DOI: 10.5593/sgem2017/23/S11.044


Thursday 14 September 2017 by Libadmin2017

References: 17th International Multidisciplinary Scientific GeoConference SGEM 2017, www.sgem.org, SGEM2017 Conference Proceedings, ISBN 978-619-7408-03-4 / ISSN 1314-2704, 29 June - 5 July, 2017, Vol. 17, Issue 23, 359-368 pp, DOI: 10.5593/sgem2017/23/S11.044


The clay consists of the tiniest particles of soil, which have a considerable amount of physical and chemical activity with influence on water and nutrient cycles, observable over several scales. Therefore, the Global Soil Map Project (GSM) has included clay content among the key properties estimated across the world at 100 m resolution. Subsequently, in 2015 the Joint Research Centre (JRC) of the European Commission produced a clay content map of the soil uppermost layer (called “topsoil”), converging towards the GSM specifications. JRC produced this raster map at 500 m resolution, in the coordinate system ETRS89-LAEA, recommended by the INSPIRE Directive for spatial analysis. The JRC map contains values estimated - based on point soil data measured in the field during the LUCAS-2009 survey of EUROSTAT- using advanced statistical methods and environmental covariates relevant to soil forming processes. The present paper addresses the need for feedback on/validation of this JRC map. It proposes a general method for comparing continuous raster maps at medium-coarse resolutions to other spatial datasets, in case there are no sufficient data for applying geostatistical techniques. The paper shows the results of the method application for the JRC topsoil clay content map (952,065 cells at 500m resolution within Romania), obtained due to the reference/legacy data existing across the territory of Romania. For this purpose, the main reference information on topsoil clay content comes from the vector soil map SIGSTAR-200k, which has national coverage and the most suitable available granularity for evaluating the content of the above JRC map. The comparison method opted for the preservation of the reference information on topsoil clay content during the mathematical processing. Accordingly, the soil map SIGSTAR-200k was transformed into the coordinate system ETRS89-LAEA. Afterwards, data derived from the JRC map (e.g., as area-weighted average) were ingested by the SIGSTAR-200k polygons having been intersected, so the main comparison phase could take place. An additional comparison used legacy statistical information on topsoil clay content for the main soil types in Romania, estimated thanks to 2735 soil profiles selected from the "PROFISOL" database.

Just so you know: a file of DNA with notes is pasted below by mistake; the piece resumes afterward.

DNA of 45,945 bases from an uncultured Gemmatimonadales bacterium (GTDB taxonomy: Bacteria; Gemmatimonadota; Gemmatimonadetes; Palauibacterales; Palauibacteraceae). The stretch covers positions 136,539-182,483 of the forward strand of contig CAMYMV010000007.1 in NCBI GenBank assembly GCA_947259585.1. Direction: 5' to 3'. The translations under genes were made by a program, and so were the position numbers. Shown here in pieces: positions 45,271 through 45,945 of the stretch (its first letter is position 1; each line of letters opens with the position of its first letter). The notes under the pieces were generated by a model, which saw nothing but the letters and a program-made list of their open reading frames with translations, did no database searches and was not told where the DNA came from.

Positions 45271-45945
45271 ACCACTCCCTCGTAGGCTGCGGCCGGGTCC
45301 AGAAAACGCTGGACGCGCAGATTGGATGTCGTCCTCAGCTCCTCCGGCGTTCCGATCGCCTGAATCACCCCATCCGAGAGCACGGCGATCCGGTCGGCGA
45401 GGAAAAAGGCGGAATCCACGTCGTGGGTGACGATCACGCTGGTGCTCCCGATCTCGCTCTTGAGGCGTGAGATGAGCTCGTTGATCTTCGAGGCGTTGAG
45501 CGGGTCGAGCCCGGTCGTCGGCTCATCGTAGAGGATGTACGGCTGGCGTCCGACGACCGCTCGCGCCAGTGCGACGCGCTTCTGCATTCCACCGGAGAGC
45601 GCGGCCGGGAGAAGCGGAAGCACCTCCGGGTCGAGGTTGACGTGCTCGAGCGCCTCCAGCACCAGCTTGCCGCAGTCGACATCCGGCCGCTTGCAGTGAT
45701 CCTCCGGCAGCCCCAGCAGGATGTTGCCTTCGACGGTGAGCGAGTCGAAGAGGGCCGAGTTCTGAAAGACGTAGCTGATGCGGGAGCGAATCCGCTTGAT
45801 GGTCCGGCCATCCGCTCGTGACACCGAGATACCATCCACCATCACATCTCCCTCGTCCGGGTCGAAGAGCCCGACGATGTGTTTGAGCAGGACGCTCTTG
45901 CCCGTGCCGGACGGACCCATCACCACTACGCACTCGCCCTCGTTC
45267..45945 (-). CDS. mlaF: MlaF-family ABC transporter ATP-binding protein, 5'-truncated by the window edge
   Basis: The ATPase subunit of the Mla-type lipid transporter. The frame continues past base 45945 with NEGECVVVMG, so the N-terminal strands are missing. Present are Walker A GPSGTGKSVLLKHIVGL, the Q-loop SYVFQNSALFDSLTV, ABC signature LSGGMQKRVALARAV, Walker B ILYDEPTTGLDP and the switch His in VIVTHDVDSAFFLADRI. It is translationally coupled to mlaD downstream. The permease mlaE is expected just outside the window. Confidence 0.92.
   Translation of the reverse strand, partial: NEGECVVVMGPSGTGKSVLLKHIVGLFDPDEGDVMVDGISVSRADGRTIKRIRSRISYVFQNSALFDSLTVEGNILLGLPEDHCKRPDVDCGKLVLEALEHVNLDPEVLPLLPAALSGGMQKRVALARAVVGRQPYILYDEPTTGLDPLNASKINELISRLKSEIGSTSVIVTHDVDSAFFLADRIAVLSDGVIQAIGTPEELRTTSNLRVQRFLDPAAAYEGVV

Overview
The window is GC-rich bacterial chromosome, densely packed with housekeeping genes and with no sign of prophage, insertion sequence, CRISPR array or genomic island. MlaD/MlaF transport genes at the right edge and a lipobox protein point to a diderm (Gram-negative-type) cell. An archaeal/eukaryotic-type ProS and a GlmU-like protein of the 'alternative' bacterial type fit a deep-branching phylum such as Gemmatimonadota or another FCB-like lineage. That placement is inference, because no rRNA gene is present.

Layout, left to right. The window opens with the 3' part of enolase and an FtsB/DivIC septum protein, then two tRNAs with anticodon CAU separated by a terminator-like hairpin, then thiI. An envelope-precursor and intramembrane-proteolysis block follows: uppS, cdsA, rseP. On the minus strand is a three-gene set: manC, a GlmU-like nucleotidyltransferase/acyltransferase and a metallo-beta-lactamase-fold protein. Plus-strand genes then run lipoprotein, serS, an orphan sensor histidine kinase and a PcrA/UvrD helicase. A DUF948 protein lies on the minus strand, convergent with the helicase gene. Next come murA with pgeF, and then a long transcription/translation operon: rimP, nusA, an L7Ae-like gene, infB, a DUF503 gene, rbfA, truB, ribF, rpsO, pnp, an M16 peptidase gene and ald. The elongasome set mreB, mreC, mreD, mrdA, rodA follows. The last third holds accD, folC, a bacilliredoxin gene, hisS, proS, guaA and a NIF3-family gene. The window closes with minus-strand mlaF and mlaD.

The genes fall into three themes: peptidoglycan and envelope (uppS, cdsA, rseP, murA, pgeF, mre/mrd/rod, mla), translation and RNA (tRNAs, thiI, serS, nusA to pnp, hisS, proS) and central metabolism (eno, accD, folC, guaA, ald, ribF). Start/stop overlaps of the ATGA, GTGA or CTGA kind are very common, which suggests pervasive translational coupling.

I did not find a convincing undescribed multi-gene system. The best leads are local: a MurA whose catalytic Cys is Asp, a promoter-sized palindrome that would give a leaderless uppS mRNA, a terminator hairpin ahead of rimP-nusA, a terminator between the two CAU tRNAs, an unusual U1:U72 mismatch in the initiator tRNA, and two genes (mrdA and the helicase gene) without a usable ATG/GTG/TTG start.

Keywords: digital mapping, soil clay content, Global Soil Map, INSPIRE Directive